For our second CTWF update, we are pleased to announce that Douglas Gibson will be presenting his new show - 150 Years of Great Canadian Storytellers ... 1967-2017during the Festival.

Douglas Gibson is an editor, publisher, author and presenter with deep ties to the Canadian literary scene. Particularly through his years as president and publisher of McClelland & Stewart, Gibson got to know the literary greats of Canada. Among many other authors, he enjoyed a particularly strong relationship with Alistair MacLeod, and played an important role in the publication of No Great Mischief.

His new show goes decade by decade through the first 150 years of Canada’s authors. Through music, art, and “lively stories ... about the author and his or her book,” Gibson typically looks at the work of one English and one French author per decade. It promises to be an exciting and entertaining show.
For more information, see Douglas Gibson’s home page at:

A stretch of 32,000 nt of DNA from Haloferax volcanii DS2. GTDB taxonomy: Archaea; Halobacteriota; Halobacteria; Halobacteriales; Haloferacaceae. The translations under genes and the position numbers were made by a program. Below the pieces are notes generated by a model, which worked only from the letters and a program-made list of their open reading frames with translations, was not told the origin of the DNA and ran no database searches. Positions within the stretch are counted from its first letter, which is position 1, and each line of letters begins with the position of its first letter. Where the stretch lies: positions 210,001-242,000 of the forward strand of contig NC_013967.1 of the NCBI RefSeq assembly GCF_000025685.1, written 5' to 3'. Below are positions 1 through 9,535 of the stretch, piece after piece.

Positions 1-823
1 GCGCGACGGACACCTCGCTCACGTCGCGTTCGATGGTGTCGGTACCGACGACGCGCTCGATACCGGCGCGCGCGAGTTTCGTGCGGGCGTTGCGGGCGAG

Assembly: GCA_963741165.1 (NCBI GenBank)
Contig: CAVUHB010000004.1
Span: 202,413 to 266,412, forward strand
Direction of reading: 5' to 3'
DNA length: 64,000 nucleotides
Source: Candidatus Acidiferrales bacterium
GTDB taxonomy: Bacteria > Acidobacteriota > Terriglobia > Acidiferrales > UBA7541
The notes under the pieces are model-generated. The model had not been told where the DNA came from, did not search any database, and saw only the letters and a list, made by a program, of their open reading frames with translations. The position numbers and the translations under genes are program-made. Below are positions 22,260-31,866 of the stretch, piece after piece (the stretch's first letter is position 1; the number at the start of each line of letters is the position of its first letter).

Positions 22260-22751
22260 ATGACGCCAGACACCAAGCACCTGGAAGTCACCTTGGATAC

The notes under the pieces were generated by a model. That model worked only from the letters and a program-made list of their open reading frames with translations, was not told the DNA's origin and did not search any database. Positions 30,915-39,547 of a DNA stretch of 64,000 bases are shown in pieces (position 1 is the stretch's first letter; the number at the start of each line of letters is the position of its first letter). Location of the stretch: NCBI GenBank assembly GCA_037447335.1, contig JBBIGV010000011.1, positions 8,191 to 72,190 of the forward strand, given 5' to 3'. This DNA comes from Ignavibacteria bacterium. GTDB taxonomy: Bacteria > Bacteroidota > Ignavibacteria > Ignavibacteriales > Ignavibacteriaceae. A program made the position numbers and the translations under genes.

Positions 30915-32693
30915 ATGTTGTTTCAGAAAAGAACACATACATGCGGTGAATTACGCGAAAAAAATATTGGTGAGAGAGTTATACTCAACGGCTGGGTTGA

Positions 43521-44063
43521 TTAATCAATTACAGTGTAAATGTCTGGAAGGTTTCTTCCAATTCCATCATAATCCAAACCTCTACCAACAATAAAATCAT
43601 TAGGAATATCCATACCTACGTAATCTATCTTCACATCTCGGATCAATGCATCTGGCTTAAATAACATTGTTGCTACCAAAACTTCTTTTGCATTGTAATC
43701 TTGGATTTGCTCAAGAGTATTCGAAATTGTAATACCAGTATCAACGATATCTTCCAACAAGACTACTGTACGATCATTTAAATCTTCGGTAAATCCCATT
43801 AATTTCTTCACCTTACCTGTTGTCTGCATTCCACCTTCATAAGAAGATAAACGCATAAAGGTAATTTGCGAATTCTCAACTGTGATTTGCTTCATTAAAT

Cabot Trail Writers Festival Newsletter #1
March 26, 2017

Update for the 2017 Cabot Trail Writers Festival

The Cabot Trail Writers Society will be sending periodic e-mail updates about the 2017 Festival to be held 29 September-1 October. You are receiving this e-mail because of your past interest in or support of the Festival.

Our first piece of exciting news for this year’s festival is that Canada Reads contender and Governor General’s Literary Award for Poetry winner Katherena Vermette is confirmed as a participating author. Ms. Vermette is a Métis author living in Winnipeg and will speak on her new book, The Break, at the Festival. Candy Palmeteer will be defending her selection of The Break as the one book Canadians need to read now during the Canada Reads debates, March 27-30, 2017.

For more information on Katherena Vermette and The Break visit her web-site at:

For more information on CBC’s Canada Reads authors see: